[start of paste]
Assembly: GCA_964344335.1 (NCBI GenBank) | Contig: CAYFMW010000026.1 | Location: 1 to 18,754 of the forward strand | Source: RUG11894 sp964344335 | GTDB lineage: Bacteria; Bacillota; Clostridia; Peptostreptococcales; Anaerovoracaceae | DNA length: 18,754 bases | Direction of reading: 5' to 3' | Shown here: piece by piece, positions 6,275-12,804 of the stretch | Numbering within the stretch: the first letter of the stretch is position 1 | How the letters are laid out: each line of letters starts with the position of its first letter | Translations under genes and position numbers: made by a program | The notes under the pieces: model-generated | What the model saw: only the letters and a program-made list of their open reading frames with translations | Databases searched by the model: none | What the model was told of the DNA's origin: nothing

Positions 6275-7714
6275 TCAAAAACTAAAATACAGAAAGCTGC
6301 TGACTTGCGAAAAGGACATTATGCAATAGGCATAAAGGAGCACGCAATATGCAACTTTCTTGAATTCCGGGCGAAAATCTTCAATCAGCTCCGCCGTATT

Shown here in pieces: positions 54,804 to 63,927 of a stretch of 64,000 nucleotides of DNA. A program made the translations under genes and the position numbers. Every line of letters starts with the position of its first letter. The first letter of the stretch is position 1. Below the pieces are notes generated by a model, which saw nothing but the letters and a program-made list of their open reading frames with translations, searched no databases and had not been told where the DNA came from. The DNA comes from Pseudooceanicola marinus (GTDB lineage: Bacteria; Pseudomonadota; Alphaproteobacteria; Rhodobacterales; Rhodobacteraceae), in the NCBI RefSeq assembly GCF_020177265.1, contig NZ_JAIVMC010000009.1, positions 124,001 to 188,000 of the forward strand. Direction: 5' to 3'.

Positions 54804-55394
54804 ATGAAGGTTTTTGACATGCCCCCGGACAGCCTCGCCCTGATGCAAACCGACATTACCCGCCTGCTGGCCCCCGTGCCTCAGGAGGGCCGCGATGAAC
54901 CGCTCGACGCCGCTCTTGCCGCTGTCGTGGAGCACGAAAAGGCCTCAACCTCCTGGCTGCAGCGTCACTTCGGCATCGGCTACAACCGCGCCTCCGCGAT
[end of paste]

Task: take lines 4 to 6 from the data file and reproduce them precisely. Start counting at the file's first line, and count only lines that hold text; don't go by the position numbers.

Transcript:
6301 TGACTTGCGAAAAGGACATTATGCAATAGGCATAAAGGAGCACGCAATATGCAACTTTCTTGAATTCCGGGCGAAAATCTTCAATCAGCTCCGCCGTATT

Shown here in pieces: positions 54,804 to 63,927 of a stretch of 64,000 nucleotides of DNA. A program made the translations under genes and the position numbers. Every line of letters starts with the position of its first letter. The first letter of the stretch is position 1. Below the pieces are notes generated by a model, which saw nothing but the letters and a program-made list of their open reading frames with translations, searched no databases and had not been told where the DNA came from. The DNA comes from Pseudooceanicola marinus (GTDB lineage: Bacteria; Pseudomonadota; Alphaproteobacteria; Rhodobacterales; Rhodobacteraceae), in the NCBI RefSeq assembly GCF_020177265.1, contig NZ_JAIVMC010000009.1, positions 124,001 to 188,000 of the forward strand. Direction: 5' to 3'.

Positions 54804-55394